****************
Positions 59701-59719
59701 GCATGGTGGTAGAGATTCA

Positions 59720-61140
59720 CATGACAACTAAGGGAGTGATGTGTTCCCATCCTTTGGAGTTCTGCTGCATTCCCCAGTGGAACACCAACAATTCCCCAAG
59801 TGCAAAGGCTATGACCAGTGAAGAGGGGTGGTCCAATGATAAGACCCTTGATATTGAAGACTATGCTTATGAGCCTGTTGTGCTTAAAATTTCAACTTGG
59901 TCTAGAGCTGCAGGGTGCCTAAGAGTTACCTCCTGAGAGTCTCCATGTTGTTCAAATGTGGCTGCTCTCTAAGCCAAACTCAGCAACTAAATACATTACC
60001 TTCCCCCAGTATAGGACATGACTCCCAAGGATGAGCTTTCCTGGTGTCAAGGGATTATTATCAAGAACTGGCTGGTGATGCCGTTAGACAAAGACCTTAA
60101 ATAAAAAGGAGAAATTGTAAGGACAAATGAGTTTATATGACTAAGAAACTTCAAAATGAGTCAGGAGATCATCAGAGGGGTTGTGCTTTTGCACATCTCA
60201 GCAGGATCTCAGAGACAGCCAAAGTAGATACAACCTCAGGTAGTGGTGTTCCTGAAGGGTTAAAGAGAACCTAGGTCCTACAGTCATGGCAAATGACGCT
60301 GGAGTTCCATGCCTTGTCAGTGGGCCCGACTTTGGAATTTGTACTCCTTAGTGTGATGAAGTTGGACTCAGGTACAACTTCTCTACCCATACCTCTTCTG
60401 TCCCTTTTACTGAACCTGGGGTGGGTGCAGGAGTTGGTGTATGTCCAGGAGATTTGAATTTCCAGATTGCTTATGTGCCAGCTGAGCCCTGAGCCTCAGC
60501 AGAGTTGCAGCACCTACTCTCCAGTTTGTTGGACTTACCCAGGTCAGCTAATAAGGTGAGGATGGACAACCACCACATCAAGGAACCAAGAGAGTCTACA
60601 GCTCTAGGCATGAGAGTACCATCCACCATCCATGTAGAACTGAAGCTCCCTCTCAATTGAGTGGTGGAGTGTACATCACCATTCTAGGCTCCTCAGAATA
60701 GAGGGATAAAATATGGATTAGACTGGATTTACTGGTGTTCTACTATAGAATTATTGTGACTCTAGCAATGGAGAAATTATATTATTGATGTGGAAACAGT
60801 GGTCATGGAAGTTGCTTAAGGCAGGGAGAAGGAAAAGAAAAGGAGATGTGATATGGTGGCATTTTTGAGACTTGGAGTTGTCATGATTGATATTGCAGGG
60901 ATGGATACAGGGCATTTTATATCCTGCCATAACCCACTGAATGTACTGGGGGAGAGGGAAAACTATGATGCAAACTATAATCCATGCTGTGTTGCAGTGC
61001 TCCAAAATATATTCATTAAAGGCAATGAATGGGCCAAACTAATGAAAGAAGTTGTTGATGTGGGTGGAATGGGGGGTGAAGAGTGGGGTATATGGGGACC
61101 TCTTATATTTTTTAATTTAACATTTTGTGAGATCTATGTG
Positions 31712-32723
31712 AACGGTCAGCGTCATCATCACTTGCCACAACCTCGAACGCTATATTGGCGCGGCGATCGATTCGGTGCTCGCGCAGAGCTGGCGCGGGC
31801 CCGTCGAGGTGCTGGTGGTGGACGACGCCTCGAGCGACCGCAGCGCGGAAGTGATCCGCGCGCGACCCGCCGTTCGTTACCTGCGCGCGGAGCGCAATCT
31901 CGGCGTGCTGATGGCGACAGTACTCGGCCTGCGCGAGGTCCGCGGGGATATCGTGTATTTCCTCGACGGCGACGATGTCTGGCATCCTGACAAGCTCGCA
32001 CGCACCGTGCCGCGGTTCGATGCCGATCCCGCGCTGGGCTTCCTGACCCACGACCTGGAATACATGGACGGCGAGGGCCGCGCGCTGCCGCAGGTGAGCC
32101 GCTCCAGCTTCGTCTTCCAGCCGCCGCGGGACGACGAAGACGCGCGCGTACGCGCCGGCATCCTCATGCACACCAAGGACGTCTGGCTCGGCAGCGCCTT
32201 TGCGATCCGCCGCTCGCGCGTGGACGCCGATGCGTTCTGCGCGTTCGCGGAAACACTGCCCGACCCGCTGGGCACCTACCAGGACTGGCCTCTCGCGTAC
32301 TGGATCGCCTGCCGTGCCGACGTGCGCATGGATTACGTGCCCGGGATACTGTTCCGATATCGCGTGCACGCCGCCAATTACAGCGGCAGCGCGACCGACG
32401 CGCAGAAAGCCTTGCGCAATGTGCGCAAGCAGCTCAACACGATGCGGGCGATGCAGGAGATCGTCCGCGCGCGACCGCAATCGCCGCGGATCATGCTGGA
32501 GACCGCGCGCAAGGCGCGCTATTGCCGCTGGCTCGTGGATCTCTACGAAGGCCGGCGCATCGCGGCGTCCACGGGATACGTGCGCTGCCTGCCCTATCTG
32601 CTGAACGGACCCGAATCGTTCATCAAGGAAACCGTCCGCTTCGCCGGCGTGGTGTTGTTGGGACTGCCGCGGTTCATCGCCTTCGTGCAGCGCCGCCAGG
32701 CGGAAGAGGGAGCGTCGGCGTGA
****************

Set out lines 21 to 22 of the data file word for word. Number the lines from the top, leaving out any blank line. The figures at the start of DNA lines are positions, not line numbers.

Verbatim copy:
31801 CCGTCGAGGTGCTGGTGGTGGACGACGCCTCGAGCGACCGCAGCGCGGAAGTGATCCGCGCGCGACCCGCCGTTCGTTACCTGCGCGCGGAGCGCAATCT
31901 CGGCGTGCTGATGGCGACAGTACTCGGCCTGCGCGAGGTCCGCGGGGATATCGTGTATTTCCTCGACGGCGACGATGTCTGGCATCCTGACAAGCTCGCA